Offering a groundbreaking fusion of post-punk, funk, dub reggae and glam, Bauhaus burst out of Northampton, England in 1979 with a 9-minute single called “Bela Lugosi’s Dead.” Named after the German art movement of the 1920s, the quartet– Kevin Haskins on drums, his brother David J Haskins on bass, Daniel Ash on guitar and Peter Murphy on vocals– gave birth to what became known as goth-rock.
On paper their personalities couldn’t have been more different, but the combustible chemistry that was their greatest asset ultimately proved their undoing. Though the band imploded in 1983, their brooding intensity and artful theatricality proved a formative influence on an array of the alt-rock scene’s leading lights, including Nirvana, Jane’s Addiction, Nine Inch Nails, Soundgarden, Elliott Smith, Smashing Pumpkins and Interpol. Ash and the Haskins brothers went on to have greater commercial success with their post-Bauhaus band, Love & Rockets.
The band tried to work through their interpersonal issues for a 1998 tour and a 2005 reunion. But, as detailed in David J’s candid new tell-all book, Who Killed Mr. Moonlight? Bauhaus, Black Magick & Benediction, Murphy’s fragile ego and diva-like antics ultimately made him impossible to work with. The band called it quits, seemingly for good, in 2008 and haven’t spoken to each other since.
A huge Bauhaus and Love & Rockets fan in the ‘80s, I was delighted to get a chance to talk with David about the book, which details the band’s rise and fall as well as revealing remarkable behind-the-scenes stories of meeting literary icons like William S. Burroughs and Bryon Gysin, partying with the Sex Pistols’ John Lydon and Iggy Pop, and dabbling in magick with comic book legend Alan Moore.
You mention in the book that Bauhaus originally had an antagonistic stance towards media. Has that relationship changed for you?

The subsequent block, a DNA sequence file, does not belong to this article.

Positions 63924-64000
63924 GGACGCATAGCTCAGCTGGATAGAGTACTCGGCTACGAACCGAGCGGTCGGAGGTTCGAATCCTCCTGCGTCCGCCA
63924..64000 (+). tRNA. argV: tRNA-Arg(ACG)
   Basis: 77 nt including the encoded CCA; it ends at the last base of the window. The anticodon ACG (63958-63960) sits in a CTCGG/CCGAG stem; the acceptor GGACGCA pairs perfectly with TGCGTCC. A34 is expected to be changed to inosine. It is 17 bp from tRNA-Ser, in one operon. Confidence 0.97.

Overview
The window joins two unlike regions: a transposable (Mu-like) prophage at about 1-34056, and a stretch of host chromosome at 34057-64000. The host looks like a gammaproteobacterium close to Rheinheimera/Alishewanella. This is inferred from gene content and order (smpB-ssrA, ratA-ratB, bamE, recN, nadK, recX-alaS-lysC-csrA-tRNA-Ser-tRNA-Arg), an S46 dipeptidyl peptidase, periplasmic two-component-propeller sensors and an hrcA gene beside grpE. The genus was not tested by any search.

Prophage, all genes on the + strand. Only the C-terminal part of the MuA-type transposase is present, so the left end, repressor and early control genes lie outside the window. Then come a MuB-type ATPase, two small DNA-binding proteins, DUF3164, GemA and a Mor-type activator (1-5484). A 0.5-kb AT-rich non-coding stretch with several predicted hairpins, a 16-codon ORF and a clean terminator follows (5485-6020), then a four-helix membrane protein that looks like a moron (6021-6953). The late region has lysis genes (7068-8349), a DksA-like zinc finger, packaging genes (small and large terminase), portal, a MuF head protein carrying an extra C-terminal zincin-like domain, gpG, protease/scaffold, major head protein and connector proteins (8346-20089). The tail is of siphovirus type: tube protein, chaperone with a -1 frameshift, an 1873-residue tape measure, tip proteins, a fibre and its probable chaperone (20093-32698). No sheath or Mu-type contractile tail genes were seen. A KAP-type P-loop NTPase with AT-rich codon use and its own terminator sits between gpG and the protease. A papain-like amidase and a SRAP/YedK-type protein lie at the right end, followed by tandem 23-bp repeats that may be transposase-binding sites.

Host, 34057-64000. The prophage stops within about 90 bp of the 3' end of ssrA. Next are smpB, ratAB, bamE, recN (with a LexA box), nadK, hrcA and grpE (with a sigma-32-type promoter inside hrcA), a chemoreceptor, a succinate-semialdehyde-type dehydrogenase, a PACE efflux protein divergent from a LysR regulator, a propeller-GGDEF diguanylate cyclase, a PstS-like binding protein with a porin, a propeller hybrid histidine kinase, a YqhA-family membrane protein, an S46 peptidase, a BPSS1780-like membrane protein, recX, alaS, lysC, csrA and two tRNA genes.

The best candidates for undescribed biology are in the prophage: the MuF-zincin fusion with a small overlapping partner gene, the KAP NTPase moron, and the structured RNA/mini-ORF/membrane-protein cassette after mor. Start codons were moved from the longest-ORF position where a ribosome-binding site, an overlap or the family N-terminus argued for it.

It’s done a complete about-face, which started with the 1998 reunion tour. Our archenemy, NME, gave us rave reviews and all the other press followed suit. It was gratifying because we always felt like we were ahead of our time, but weren’t really appreciated. It was frustrating because we were being true to ourselves, making bloody good music and never pandering to the press. Our first reviews were really damning: We were considered very pretentious. And we were, but I personally don’t see anything wrong with that. You can be authentic to your real self by adopting a guise and becoming that rather than surrendering to a “know thy place” mindset, which is a very English thing. There was also pressure to fit into the current mode, which was to be very humble and anti-star. Coming from a punk rock background, as we got criticized, we would purposely go against the grain even more.
The four members of Bauhaus seem very different from one another. Why do you think the music worked so well?
For all the clashes of different personalities, there was a lot of love there. There were times where we were a tight little gang. We were very much outsiders who banded together and bonded with a sense of camaraderie. It was strong through to the end, even though it was fractured on the last tour. There’s still love and deep empathy there, and I hope that comes through in my description of the band members.
What motivated you to write Who Killed Mr. Moonlight at this stage in your life?